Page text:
Besides meowing, purring might be one of the most common sounds that cats make. Despite the many vagaries that exist in the expansive range of feline emotions, purring is a sound that we assume signifies contentment and comfort. And while purring does signify both of those emotions, there are a few other reasons why your cat might be purring.
Your cat's purring may indicate happiness.
The most obvious reason that your cat is purring is that they are happy. According to Whiskas, cats generally purr when they are in a relaxed environment. That purr is an indication that your feline friend is feeling happy and sociable. Your cat’s purr might also be an indication that they want affection or that they are happy with the affection you’re already giving them. Then again, it could also mean that they are nervous, hungry, or injured.
Your cat may just be feeling relaxed.
If your cat is sitting in a cat loaf position, with their eyes half-closed and their tail mostly still, it’s a good indication that your cat is in a good mood. If you approach your cat and they remain as cozy and curled up as ever, you can safely assume that their purring is a sign of contentment and not due to stress.
Cats sometimes purr because they are hungry.
According to the Pet Health Center, some cats will start to purr when they are hungry. Many cats will meow for food in the same way they would as kittens, but if you combine those meows with a cat’s purr, it makes a rather unpleasant noise that indicates hunger. It’s a distinctly different purr than the kind that a cat makes when they are happy.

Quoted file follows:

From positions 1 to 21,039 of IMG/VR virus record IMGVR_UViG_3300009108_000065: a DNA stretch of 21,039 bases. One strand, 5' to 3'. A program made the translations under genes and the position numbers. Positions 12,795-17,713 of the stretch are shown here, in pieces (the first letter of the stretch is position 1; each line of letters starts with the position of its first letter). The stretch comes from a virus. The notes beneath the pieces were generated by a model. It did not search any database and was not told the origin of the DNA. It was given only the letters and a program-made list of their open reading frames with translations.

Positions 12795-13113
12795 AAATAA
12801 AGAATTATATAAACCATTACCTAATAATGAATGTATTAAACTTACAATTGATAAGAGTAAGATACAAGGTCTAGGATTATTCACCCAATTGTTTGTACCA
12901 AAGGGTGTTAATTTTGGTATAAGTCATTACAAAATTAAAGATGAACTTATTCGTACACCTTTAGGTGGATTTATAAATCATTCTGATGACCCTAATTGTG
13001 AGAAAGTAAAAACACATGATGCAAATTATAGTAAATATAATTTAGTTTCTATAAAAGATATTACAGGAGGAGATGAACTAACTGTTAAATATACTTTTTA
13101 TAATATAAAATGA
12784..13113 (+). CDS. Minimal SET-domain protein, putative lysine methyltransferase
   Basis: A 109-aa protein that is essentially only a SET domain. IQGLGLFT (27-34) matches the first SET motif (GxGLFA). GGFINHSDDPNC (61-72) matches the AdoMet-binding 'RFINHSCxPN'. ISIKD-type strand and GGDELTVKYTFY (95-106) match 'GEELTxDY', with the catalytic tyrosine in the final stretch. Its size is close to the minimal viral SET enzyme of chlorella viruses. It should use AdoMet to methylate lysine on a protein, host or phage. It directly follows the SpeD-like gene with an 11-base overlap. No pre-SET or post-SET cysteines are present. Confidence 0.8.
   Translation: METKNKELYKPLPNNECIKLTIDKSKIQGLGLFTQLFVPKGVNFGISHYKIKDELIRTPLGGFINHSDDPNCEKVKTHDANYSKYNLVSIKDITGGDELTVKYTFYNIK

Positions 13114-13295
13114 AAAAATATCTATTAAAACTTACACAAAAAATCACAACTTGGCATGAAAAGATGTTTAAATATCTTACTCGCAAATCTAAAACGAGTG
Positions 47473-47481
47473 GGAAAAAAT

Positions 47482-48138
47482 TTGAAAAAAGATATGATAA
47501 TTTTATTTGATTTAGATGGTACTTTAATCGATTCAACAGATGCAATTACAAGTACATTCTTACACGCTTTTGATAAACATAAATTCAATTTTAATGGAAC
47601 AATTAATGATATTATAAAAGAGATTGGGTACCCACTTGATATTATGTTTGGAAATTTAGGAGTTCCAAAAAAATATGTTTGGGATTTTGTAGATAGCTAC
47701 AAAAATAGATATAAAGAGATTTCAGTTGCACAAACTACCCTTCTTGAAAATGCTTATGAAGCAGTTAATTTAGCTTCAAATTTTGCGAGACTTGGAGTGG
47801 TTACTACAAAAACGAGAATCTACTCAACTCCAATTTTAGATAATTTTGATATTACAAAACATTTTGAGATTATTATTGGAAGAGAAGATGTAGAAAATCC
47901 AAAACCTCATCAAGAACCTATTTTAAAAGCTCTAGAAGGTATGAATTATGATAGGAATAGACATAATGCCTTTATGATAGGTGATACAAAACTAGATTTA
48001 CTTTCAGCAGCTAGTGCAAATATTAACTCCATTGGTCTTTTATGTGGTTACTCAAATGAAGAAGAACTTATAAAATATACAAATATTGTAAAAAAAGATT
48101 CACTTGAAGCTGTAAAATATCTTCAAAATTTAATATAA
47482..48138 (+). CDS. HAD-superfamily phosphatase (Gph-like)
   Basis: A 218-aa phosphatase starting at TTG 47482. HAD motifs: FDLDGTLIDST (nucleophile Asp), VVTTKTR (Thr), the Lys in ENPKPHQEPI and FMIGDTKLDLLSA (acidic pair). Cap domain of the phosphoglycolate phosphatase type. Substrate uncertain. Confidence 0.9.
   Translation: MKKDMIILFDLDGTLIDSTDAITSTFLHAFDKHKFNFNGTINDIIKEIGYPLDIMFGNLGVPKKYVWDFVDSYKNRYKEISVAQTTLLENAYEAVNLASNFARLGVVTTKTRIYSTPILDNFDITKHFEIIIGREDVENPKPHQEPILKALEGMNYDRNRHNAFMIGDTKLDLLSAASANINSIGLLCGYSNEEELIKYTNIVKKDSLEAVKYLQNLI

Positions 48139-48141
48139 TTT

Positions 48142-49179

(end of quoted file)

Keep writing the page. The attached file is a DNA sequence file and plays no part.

Cats sometimes purr to enhance communication between kitten and mother cat.
Kittens might not be able to meow right away, but they can purr as soon as they are a few days old. According to Pet Health Center, this infantile purr is a way of letting their mothers know both where they are and that they are OK. It can also be used to indicate hunger at this age. Mother cats will often use purring as a sort of lullaby for their kittens, which means that purring isn’t just for showing comfort, it’s also used to provide comfort.
Cats sometimes purr to bring themselves relief and promote healing.
Many cats use purring as a form of self-soothing. It’s similar to the way a human child sucks their thumb when they are upset. Nevertheless, the true power of the purr lies not in a soothing placebo effect, but the potential regenerative properties of this peculiar feline resonance. According to PurrfectPost, purring releases actual endorphins in your cat, which can ease tension and breathing, lessen pain, and promote healing.
According to Scientific American, there is ample evidence that indicates the low frequency or purrs cause vibrations within the body that can heal bones, repair tendons, and decrease swelling. It’s a remarkable facet of feline behavior and might even indicate why cats suffer fewer injuries as a result of falling.
There you have it. If your cat is purring, they are probably just happy, hungry, comfortable, or repairing cellular damage. Determining which emotion your cat is vibrating with, however, is going to have to be on you. But if your cat does evince any disturbing or unusual behavior, be sure to contact your vet.